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Mourned as Martyr and Hero

6/6/2017, 3:40 p.m.
Mourners remembered one of the men who was fatally stabbed trying to stop an anti-Muslim tirade against two teenage girls ...
The family of Ricky Best attends his burial service with military honors Monday at Willamette National Cemetery in Portland. Best was one of two men killed May 26 during an attack on a Portland light-rail train. (AP photo)

(AP) -- Mourners remembered one of the men who was fatally stabbed trying to stop an anti-Muslim tirade against two teenage girls on a Portland light-rail train as a modern-day martyr and a hero who never stayed on the sidelines when others were in need.

At the funeral Monday of Ricky Best, 53, one of his teenage sons, Erik Best, said his father understood deeds were more important than words, calling his father a “child of God.”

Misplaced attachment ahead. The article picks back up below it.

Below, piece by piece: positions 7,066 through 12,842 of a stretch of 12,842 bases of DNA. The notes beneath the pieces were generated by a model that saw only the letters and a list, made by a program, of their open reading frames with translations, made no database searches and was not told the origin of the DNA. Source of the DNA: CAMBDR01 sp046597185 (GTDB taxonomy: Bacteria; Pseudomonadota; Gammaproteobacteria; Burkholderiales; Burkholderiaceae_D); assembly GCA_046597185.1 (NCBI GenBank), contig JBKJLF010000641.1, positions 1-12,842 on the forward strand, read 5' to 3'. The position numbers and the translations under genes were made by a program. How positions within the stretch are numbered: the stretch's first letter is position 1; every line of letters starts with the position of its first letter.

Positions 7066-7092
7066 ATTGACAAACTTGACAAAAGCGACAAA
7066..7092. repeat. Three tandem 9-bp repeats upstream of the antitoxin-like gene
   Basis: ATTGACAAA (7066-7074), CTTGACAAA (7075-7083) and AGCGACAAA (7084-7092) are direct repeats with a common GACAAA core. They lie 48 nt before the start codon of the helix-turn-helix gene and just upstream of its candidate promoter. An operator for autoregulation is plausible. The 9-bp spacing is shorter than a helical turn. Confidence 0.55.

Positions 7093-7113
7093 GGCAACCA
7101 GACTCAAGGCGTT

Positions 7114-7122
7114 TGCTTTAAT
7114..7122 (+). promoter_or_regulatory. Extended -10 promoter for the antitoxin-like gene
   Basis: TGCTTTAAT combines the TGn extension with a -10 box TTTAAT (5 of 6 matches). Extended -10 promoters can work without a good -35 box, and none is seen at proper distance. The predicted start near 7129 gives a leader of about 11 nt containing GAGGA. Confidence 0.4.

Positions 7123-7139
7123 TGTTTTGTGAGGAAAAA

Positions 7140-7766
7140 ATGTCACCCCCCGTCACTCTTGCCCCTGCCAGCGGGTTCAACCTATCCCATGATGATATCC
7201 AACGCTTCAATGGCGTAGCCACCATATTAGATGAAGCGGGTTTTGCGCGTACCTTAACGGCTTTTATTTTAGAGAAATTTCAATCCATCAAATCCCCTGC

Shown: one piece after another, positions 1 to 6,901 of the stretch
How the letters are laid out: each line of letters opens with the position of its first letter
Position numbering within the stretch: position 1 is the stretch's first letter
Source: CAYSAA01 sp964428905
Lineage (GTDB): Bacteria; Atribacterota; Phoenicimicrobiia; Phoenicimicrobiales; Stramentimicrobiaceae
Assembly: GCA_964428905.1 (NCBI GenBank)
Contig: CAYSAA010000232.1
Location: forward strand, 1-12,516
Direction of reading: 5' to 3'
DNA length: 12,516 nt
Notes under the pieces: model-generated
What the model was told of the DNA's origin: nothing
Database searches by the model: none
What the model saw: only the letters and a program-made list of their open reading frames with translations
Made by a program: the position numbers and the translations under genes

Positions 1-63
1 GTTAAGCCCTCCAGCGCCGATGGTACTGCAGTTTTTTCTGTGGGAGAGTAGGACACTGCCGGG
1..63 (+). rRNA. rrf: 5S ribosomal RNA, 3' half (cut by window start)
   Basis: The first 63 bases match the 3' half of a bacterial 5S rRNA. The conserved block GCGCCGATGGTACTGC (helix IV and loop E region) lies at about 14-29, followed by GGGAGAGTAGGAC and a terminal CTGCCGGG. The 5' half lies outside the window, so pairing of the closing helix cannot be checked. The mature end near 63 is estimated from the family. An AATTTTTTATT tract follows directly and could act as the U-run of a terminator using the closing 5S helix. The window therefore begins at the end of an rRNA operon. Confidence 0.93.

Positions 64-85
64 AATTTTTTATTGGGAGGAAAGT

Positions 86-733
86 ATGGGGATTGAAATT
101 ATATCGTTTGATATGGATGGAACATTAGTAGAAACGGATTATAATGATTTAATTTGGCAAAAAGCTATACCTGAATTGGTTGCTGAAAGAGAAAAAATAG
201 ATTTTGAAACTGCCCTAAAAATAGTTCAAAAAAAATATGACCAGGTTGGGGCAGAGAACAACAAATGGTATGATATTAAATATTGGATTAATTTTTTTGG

Best, an Army veteran who worked for the city of Portland, also leaves behind a wife, two other teen sons and a 12-year-old daughter.

Prosecutors say Jeremy Joseph Christian killed Best, another man and wounded a third when they tried to stop Christian from verbally assaulting the girls, one of whom wore a Muslim head covering.

Christian, 35, faces aggravated murder and other charges in the case. He has not yet entered a plea and has a court hearing later this week.

At Best’s funeral, the Rev. Rick Paperini used the word “martyr” to describe Best’s actions.

“It is a privilege to love,” Paperini said. “I think Ricky understood love this way. He saw it as an opportunity and a privilege, and that’s why he responded the way he did on the 26th of May, 2017.”